A New Perspective on English Learners
While previous studies about English Learners (ELs) have examined the academic achievement of students at a specific moment in time, a recent study conducted by the University of Chicago Consortium on School Research breaks new ground by analyzing the long-term trajectories of 18,000 Chicago Public Schools (CPS) EL students from kindergarten through eighth grade.
The new research found that CPS students who began kindergarten as ELs tended to have similar or better academic achievement compared to their peers who began kindergarten proficient in English. Furthermore, most ELs achieved proficiency on a state English test before entering high school: nearly 80% of ELs achieved proficiency by eighth grade, with 76% of ELs having become proficient by the fifth grade.
Why It Matters
Publicly-reported statistics often appear as though ELs are academically behind their English-speaking peers because they fail to include the vast majority of former ELs who have successfully achieved English proficiency. However, on average, from kindergarten to eighth grade, students who began as ELs actually had similar academic achievement and growth as well as higher attendance compared to students who were never classified as ELs. Additionally, by eighth grade, students who began as ELs and demonstrated English proficiency by eighth grade had higher math test scores and core course grades than students never classified as ELs. These findings dispel some misconceptions regarding the academic achievement of ELs relative to their peers never classified as ELs.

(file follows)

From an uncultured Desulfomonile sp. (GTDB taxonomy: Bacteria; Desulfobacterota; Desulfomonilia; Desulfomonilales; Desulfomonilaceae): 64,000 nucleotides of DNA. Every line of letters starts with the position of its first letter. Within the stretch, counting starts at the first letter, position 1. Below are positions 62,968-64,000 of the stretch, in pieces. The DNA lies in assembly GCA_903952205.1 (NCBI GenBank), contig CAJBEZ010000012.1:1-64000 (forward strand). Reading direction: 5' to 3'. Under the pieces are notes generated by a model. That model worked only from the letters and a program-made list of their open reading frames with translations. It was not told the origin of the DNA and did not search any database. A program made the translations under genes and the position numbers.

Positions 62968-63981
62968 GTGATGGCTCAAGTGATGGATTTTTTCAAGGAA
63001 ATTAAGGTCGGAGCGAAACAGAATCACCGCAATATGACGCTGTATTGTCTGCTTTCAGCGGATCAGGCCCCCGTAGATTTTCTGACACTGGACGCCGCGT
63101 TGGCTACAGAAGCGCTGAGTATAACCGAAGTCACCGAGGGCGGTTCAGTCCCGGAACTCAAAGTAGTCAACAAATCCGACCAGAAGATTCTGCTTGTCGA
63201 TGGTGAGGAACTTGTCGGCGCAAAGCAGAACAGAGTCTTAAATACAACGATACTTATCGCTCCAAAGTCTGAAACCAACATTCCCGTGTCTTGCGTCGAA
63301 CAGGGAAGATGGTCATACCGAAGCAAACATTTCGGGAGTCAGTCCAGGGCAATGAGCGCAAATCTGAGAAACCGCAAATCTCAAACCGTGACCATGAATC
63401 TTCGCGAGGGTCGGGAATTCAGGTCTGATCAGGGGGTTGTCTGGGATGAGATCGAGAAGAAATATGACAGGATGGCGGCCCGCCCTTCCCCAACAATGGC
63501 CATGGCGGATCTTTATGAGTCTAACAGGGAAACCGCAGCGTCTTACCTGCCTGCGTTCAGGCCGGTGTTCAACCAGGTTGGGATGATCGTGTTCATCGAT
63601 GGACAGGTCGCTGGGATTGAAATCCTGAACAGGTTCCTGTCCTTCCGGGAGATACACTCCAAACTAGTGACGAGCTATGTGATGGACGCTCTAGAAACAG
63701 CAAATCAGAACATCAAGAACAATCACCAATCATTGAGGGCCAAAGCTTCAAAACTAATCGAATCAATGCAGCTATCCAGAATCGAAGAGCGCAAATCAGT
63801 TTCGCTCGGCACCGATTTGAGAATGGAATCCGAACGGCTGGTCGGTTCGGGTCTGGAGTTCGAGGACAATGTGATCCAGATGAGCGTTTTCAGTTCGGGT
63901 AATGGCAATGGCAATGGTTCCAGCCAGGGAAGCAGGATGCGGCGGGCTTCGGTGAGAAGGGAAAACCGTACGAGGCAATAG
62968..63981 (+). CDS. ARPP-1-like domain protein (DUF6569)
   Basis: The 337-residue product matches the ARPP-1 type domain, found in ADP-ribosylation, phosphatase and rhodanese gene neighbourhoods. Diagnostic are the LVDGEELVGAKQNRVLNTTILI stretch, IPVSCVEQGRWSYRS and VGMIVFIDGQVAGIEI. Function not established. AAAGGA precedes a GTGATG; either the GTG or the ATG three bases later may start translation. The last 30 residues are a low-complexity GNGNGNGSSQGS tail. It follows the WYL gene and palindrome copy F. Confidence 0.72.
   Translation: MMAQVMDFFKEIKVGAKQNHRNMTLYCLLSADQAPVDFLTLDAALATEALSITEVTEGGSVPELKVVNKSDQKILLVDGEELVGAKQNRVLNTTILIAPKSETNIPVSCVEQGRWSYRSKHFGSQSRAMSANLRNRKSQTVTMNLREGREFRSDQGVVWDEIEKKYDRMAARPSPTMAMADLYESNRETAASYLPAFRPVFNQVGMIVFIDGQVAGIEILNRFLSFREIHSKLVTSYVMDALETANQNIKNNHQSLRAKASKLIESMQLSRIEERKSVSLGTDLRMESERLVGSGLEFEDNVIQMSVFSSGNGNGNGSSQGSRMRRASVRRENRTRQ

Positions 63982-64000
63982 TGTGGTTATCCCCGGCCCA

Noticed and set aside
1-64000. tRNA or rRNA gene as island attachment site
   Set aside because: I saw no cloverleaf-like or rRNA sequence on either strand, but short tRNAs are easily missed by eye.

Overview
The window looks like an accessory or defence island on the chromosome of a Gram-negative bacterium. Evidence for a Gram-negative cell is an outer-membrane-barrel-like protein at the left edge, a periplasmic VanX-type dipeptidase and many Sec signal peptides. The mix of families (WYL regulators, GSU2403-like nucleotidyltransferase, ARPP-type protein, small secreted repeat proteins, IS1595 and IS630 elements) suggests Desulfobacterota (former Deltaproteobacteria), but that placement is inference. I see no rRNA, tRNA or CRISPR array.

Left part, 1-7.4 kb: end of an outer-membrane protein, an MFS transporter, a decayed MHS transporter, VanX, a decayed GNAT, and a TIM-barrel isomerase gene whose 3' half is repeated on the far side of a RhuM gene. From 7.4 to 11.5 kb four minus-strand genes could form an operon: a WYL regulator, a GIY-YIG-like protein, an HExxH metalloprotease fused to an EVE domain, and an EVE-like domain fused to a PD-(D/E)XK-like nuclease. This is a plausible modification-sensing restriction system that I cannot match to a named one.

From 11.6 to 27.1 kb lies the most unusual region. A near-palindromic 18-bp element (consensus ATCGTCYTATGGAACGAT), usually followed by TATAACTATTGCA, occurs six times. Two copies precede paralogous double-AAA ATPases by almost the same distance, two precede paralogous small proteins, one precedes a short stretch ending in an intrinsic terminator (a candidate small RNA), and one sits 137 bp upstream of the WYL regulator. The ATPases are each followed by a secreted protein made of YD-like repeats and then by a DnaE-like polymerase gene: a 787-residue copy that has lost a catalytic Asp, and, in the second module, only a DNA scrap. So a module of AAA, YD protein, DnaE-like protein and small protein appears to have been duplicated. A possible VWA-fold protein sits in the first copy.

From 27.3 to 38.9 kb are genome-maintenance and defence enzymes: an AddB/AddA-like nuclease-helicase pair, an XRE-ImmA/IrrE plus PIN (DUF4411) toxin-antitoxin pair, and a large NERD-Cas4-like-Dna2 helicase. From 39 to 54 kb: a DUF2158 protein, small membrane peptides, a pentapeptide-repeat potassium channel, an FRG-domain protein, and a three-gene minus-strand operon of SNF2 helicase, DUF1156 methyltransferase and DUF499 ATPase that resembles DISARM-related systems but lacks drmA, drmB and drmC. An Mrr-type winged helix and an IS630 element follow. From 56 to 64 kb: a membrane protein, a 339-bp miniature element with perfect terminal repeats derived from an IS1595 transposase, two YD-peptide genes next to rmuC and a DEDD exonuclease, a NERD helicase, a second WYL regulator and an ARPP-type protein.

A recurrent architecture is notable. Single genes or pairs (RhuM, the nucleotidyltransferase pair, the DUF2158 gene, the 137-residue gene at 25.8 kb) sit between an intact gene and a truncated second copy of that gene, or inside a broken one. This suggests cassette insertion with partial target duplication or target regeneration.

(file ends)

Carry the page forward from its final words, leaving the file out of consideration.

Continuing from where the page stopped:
About one-fifth of students who began kindergarten as ELs did not reach English proficiency by the end of eighth grade. This group of students struggled with declining attendance, considerably lower grade point averages, and lower Freshman OnTrack rates. They also entered kindergarten with much lower scores on the state English proficiency exam (ACCESS). Future research could develop early-warning indicators to identify EL students who may be more likely to have difficulty achieving English proficiency so that educators can provide additional support.